The birds and the butterflies are long gone. Dead trees line the mountain ridges. And now the pollution here is cutting into the human population.

Labeled "the Valley of Death" by local environmental groups, Cubatao contains Latin America's largest petrochemical complex. It also suffers Brazil's highest infant mortality rate -- one third of Cubatao's children fail to make it through their first year. A recently released study indicates that 8 percent of live births suffer from such abnormalities as spinal problems, missing bones and brain deficiencies.

"The effects are similar to that of thalidomide," says Prof. Reinaldo Azoubel of the Riberao Preto school of medicine. "These people are like guinea pigs in an experimental laborabory," he added.

Azoubel recently concluded a year long survey of births in this city of 80,000 and this month he is to start submitting real guinea pigs to local pollution levels, seeking to determine a link between pollution and birth defects.

Most of the birth abnormalities are concentrated in Cubatao's Vila Parisi, widely considered the most polluted place in Brazil. About one hour outside Sao Paula, Vila Parisi is a gray slum of 15,000 residents, boxed in on four sides by a steel plant, a fertilizer plant, a cement plant and a mountain wall.

"Theoretically, by the level of pollution, there shouldn't be life there," Dr. Albert Pessoa de Souza, city health director, said in a recent interview. "It shows how extraordinarily adaptable the human organism is."

In 1977, a device was installed in Vila Parisi to monitor the clouds of smoke and gases that belch daily from the region's 30 heavy factories. But after 18 months the machine overloaded and broke down.

It recorded that the 50-square-mile area around this industrial complex received a daily barrage of 473 tons of carbon dioxide, 182 tons of sulfur, 148 tons of particulate matter, 41 tons of nitrogen oxide and 31 tons of hydro-carbons.

At Vila Parisi, residents receive a daily bombardment of 1,200 particulates per cubic meter, more than twice levels that the World Health Organization says provoke "excess mortality."

Plagued by water pollution, the slum is 18 inches below sea level and high tides regularly overflow the open sewers into the muddy streets. One river boils with chemical effluents, another is blanketed by detergents, and a third occasionally emits toxic clouds. Residents say that any fish pulled from these rivers are usually blind and skeletally deformed.

Once covered with lush tropical banana plantations, today the landscape is bleak. High tension pylons march over brown mountains, yellow flames burn at chimney mouths, and tube-shaped trailer trucks painted corrosivo rumble heavy through the valley.

At dusk, men in $2 shirts walk home against a backdrop of cement vats and fertilizer tanks. After dark, residents take in their laundry and close their shutters. Companies here routinely release their largest discharges under the cover of nightfall.

The city seal includes two billowing smokestacks. When risk of environmental pollution first became widely known a decade ago, Brazil and many other developing nations dismissed pollution controls as a luxury they could not afford. One Brazilian state, Goias, even went so far as to advertise for investment under the slogan: "We want your pollution."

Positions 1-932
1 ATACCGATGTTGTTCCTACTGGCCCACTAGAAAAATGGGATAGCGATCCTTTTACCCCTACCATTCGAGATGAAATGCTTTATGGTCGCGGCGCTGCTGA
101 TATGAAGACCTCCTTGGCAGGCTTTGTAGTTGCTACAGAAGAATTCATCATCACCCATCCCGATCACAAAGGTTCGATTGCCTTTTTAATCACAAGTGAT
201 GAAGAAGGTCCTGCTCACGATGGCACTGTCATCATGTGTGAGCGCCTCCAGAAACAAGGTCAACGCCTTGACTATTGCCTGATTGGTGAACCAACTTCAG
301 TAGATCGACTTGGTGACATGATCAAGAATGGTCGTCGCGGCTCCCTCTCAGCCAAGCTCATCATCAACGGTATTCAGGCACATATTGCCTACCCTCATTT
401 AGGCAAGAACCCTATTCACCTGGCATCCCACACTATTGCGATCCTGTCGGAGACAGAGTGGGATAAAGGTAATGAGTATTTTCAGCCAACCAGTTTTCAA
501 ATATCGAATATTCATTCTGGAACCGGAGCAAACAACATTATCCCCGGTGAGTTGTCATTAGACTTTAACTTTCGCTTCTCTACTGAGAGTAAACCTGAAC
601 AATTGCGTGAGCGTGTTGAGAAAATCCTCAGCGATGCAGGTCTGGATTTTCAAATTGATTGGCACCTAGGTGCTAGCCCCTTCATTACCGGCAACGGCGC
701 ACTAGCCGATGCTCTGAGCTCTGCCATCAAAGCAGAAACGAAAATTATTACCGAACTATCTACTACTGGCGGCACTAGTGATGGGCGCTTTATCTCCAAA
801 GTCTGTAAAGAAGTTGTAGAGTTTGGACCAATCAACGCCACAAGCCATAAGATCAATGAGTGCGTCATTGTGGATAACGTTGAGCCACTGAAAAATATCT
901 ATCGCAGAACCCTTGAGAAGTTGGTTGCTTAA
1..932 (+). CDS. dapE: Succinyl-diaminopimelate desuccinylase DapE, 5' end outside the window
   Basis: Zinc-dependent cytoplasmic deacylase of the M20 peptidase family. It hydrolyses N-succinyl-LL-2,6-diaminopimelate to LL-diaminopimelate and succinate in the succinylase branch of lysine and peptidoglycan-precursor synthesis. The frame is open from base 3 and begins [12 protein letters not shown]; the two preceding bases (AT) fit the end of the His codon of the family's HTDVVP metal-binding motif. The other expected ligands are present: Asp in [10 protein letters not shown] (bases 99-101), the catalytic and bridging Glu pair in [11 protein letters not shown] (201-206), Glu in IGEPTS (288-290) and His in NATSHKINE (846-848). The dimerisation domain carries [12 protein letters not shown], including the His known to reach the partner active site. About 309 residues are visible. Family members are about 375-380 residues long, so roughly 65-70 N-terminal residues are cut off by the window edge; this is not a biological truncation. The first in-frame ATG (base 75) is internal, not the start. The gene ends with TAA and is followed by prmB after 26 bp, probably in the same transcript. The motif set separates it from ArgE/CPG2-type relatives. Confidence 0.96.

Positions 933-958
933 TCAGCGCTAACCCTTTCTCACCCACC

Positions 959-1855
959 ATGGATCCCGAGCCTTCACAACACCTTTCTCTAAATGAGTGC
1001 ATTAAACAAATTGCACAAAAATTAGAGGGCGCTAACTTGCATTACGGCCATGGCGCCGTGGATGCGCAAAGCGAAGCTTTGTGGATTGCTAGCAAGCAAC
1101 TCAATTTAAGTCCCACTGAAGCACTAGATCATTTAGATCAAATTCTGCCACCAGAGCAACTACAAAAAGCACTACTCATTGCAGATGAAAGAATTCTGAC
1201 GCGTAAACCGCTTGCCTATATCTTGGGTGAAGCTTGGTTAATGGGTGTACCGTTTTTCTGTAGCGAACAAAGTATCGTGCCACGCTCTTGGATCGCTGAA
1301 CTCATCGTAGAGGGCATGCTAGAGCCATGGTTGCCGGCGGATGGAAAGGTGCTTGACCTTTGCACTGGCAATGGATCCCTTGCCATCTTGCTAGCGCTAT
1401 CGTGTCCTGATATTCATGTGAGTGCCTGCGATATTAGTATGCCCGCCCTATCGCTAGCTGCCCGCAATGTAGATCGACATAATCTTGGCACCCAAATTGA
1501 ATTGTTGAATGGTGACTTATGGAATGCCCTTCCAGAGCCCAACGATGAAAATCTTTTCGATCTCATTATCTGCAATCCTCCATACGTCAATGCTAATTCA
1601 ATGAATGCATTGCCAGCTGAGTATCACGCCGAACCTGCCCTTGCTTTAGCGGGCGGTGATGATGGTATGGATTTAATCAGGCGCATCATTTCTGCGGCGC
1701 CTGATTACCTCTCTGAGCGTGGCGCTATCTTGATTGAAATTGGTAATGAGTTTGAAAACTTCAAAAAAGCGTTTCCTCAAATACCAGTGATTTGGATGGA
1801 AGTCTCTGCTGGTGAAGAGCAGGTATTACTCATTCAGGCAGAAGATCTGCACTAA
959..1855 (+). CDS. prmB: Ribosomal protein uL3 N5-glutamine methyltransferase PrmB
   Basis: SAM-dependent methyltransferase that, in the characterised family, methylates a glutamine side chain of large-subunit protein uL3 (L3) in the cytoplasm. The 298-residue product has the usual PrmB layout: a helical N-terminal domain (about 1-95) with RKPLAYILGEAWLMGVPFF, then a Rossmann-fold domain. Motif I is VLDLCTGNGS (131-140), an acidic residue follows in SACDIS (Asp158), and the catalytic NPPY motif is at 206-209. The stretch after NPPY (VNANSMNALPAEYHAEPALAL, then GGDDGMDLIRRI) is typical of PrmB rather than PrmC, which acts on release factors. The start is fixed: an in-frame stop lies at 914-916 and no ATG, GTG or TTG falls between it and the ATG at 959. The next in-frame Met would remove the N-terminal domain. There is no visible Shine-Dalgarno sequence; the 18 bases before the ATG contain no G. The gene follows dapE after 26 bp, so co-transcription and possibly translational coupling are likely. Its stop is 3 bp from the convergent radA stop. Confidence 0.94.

Today, attitudes have moderated. Earlier this year, the Sao Paulo anti-pollution agency opened a $100 million credit line to help small and medium size factories buy equipment for cleanup. In Cubatao, where airborne corrosion has damaged metal structures, Sao Paulo Steel prides itself on having spent $10 million to eliminate rust-red clouds of ferrous oxide that used to billow from the plant's chimneys.

"If the air corrodes iron, imagine what it does to people's lungs," Randolfo Lobato, president of the Brazilian Association for the Prevention of Air Pollution, said.

Despite cleanup efforts, Lobato noted that from January to June of last year, Vila Parisi's first-aid clinic registered 4,400 visits for respiratory illnesses, up 50 percent over the year before.

Last February, when preliminary results of Prof. Azoubel's birth-defect research leaked out, the minister of interior hastened to announce that the slum residents would be moved to a healthier site. But last month a Cubatao city health official said the evacuation is still "under discussion" and no timetable has been set.

Many residents interviewed here say they do not want to move. Most are from the impoverished Northeast and some say they feel protected by the daily quart of milk that companies give them.

"If we have to move, we'll be far from work and have to pay for buses," said Jaimie Bradassi de Abreu. City bus fares cost about 20 cents, expensive for workers who earn the minimum salary of $100 per month.

One city councilman has circulated a petition against the move, reportedly obtaining 4,850 signatures from 5,000 surveyed.

Jose Benvindo da Silva, a longtime resident, complained: "if we have to leave here, I will be one of the last. It's a shame, my new house needs only doors and windows."